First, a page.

Nexstand Laptop Stand vs Roost Laptop Stand

This has been a long time coming. Years ago someone asked me to compare the Roost versus Nexstand. I ignored the request, and went about my life. Since then I’ve had numerous occasions where the comparison came up. Since I have often worked in coffee shops, co-working spaces, or client onsite, there are opportunities for other folks to see my laptop stand.

If I had to guess, there have probably been as many as 10 times, but no less than 5, where someone asked what I was using for a laptop stand. In each of those cases I told them the name, and sometimes steered them toward buying Nexstand.

Until now. I’ve always used the Roost, and loved it. Recently, I purchased the Nexstand for a second laptop, and tried it out. In the future I plan to write a full review of the two, and compare in detail. However, I can give a quick summary.

If you’re truly short on cash, go with Nexstand. It does what you expect, and will put your laptop at the proper level for ergonomic reasons. Those should not be ignored. I can’t use a laptop for days on end without a stand, external mouse and keyboard.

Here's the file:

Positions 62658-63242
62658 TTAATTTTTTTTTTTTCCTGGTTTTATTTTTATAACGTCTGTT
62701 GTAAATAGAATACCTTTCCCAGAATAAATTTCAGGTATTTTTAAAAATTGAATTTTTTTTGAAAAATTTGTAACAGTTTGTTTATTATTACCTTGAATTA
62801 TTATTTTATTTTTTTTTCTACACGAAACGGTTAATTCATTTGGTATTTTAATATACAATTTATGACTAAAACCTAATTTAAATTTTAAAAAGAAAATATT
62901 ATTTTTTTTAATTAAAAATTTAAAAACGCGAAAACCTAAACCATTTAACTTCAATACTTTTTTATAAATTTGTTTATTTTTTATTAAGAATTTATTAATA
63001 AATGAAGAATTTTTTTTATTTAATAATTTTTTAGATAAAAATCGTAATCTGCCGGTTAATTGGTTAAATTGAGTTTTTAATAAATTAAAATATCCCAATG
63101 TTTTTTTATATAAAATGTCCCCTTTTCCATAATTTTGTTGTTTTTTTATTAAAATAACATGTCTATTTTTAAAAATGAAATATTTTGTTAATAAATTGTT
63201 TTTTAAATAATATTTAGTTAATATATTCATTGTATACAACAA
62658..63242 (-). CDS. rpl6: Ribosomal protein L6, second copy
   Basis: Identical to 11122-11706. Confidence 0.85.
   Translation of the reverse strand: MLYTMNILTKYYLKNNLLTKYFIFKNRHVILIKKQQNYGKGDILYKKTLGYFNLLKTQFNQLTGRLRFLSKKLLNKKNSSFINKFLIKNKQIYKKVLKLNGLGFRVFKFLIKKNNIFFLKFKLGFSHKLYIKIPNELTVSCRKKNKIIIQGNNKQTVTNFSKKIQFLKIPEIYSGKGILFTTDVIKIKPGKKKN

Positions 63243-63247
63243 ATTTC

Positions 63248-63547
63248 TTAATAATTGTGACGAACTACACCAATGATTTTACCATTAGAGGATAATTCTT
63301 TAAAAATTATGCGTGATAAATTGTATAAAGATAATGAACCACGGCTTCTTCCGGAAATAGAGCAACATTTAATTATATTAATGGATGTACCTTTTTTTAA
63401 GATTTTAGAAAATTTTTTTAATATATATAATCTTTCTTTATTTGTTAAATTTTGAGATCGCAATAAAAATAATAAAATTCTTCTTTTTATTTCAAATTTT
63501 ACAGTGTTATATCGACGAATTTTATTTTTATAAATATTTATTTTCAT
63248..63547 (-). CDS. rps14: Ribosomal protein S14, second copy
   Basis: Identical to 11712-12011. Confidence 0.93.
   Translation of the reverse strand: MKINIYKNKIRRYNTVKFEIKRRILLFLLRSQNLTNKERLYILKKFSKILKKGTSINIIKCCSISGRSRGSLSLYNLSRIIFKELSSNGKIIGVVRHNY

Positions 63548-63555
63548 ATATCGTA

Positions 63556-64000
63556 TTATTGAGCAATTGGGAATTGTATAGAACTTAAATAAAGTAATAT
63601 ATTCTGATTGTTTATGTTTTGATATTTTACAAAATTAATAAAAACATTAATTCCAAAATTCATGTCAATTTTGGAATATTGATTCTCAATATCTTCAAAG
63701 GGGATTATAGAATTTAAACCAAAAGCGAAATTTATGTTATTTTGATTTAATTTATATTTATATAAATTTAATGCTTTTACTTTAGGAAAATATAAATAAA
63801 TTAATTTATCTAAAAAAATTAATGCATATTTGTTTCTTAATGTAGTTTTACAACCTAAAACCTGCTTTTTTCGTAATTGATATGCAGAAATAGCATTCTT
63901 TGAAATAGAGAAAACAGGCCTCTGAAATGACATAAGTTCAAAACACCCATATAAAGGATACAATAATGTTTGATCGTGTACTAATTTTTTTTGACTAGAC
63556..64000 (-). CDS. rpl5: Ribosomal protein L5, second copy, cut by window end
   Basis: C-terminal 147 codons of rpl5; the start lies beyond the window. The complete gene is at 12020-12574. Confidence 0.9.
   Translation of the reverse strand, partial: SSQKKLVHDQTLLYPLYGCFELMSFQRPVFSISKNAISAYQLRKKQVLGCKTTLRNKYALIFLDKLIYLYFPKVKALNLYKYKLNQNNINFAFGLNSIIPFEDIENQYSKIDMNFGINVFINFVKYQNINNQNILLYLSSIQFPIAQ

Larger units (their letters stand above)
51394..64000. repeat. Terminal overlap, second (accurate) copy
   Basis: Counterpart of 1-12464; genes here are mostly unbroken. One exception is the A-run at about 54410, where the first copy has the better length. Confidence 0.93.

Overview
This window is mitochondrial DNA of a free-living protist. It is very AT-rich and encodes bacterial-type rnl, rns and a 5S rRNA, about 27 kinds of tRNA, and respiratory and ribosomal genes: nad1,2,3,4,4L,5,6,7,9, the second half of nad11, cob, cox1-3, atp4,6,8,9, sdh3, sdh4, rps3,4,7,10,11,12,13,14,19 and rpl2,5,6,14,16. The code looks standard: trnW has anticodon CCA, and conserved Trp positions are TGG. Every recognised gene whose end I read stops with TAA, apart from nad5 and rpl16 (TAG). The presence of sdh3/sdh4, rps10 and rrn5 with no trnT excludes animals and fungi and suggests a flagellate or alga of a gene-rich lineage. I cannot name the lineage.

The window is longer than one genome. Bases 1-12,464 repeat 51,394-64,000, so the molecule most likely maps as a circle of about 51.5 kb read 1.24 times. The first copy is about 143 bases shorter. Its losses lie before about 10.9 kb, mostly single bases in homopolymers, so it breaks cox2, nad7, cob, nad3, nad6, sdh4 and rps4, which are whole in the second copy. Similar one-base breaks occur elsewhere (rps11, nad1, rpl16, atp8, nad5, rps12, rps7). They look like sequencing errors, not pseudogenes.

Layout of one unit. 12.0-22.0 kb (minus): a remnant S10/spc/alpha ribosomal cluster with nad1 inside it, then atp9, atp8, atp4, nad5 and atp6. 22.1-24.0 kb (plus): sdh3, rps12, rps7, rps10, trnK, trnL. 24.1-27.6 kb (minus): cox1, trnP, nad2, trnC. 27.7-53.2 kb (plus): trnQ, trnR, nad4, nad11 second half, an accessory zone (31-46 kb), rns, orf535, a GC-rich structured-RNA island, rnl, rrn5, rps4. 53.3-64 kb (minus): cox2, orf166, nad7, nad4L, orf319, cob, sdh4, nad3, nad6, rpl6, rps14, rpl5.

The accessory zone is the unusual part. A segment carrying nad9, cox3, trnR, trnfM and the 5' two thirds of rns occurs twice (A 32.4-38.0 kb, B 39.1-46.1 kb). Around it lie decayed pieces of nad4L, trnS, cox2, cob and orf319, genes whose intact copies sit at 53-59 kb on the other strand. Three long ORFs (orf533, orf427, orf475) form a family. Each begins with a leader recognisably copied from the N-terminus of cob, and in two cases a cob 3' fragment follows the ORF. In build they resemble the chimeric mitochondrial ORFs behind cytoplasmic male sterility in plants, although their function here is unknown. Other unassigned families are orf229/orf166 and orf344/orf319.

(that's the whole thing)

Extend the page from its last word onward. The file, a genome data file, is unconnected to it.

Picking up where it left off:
If you have a little more money, and like something nicer, go with the Roost. The Roost stand, for almost twice the price, has small siliconish (maybe rubber) bits that grip the table top surface, and cradle your laptop. They’re not necessary, since there is nothing wrong with plastic, but they make a difference. You feel like you’re buying something that will take good care of your device. In addition, the Roost is smaller when folded up, probably 30% less volume.

TL;DR – Nexstand is fine, if you have more money and want something nicer, go with Roost.

My first novel

I’ve been exploring a number of writing methods for fiction over the past year. My learning has been part doing, and part knowledge input. This has included diving into a number of non-fiction books, tons of great podcasts, articles, courses, and more. In addition, I’ve continued to read works of fiction. All of this input has led to an output, to the tune of a thousand words per day (six days a week).

Right now I’m working on the cover for a book, as well as pushing through another book. There’s so much to learn, and I enjoy this part of trying to figure out what it takes to get a book out.